Two of the most famous battles of the war, Gettysburg and Vicksburg, symbolize the challenges and achievements of Robert E. Lee and Ulysses S. Grant respectively. These iconic battles took place hundreds of miles from each other but when both contests culminated in Union victory on the same day, July 4, 1863, across the North it was truly “the most glorious fourth.”
Grant’s victory at Vicksburg was a more important battle from a military standpoint than Lee’s defeat at Gettysburg.
But in its impact on the politics of the Civil War both at home and abroad, the three-day battle in Pennsylvania trumped the months-long siege in Mississippi.
Vicksburg: Can’t Get No Respect
Vicksburg was an important military target taken through a dogged effort marked by daring, creativity and strategic brilliance with unprecedented cooperation between the army and the navy.
Historian Donald Miller argues that Vicksburg deserves much more attention for its impact on the war, its role in Grant’s career and its place in military history.
After more than a year of trying to capture the Confederacy’s Gibraltar on the Mississippi, a heavily fortified citadel protecting one of the wealthiest cotton trading ports in the South, Grant came up with a bold plan and executed it successfully.
He enlisted the help of Admiral David Dixon Porter to run a flotilla with troops and supplies past the guns of Vicksburg and safely land downriver at a safe site on the Mississippi side of the river.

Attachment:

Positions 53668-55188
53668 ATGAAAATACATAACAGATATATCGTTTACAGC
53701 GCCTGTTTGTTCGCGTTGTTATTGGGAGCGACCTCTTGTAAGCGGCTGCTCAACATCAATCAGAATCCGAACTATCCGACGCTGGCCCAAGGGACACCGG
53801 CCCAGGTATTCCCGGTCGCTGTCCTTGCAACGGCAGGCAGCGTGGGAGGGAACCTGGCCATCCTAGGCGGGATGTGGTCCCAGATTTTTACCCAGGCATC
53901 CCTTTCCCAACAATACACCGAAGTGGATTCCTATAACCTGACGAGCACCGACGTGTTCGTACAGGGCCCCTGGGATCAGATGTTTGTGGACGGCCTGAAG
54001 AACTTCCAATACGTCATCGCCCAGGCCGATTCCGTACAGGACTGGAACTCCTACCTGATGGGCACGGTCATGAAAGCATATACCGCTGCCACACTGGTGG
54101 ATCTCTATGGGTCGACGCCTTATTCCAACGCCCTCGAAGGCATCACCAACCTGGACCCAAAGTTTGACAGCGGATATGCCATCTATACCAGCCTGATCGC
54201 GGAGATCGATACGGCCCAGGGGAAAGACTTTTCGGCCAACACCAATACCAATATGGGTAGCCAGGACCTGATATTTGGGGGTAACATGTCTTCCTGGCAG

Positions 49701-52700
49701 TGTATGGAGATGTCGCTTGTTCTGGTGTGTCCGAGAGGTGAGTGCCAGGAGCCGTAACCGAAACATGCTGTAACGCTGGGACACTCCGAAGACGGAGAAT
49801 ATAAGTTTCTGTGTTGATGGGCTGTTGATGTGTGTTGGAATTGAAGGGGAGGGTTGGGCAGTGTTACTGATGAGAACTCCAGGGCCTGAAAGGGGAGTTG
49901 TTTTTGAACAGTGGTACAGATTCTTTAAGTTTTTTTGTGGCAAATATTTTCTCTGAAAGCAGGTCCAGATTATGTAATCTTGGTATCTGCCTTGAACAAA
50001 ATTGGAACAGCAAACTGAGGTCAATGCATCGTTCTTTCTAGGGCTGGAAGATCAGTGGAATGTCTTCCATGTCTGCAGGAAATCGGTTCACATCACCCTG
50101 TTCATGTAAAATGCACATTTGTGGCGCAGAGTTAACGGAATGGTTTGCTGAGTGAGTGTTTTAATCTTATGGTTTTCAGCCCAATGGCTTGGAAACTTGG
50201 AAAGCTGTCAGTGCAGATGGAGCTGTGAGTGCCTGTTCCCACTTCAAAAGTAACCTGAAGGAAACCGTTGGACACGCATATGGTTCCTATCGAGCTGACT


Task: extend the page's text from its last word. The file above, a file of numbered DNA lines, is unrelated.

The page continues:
Then, Grant marched his army east into the interior of the state, burning the capital at Jackson, and then turning back west to attack Vicksburg from its rear. Finally, after six failed attempts over a period of seven months, Grant was at the gates of Vicksburg.
He tried twice, first on May 19 and again on May 22, to take the city by direct assault. Both attempts failed. Suffering heavy casualties with little success from these two attacks, Grant settled down to lay siege to the city. After 47 days, Grant starved out Vicksburg’s citizens and defenders alike, leading to the surrender of General John Pemberton’s Confederate army of nearly 30,000 on July 4, 1863.
Taking Vicksburg opened the Mississippi River for Union shipping — “Thank God,” said Lincoln on receiving Grant’s message about Pemberton’s surrender, “The Father of Waters again goes unvexed to the sea” — while slicing the Confederacy in half. That cut off Arkansas and Texas from the eastern states of the Confederacy, reducing valuable shipments of food only a couple of months after bread riots in Richmond.
And to add insult to injury, Vicksburg was the hometown of Confederate President Jefferson Davis, whose family ran large plantations nearby. It was a humiliating loss that should have demonstrated to the world that the Confederacy was not a viable nation able to maintain the integrity of its territory.
If anybody was paying much attention, that is.
Gettysburg: The Sizzle, not the Steak
Gaining such a wealthy and highly fortified city as Vicksburg was a huge military victory, carefully planned and executed. By contrast, Confederates under Lee and Union forces under General George Meade wound up in the rural Pennsylvania college town of Gettysburg by accident.
Over three days of fighting from July 1-3, 1863 both armies suffered nearly 50,000 combined casualties (that’s a combination of killed, wounded, captured and missing). But Lee lost 28,000, more than a third of his army, while Union commander George Meade lost 20,000. Since Confederate troops were harder to replace than Union losses, for its impact on depleting Lee’s army alone, Gettysburg counted as a big Union victory.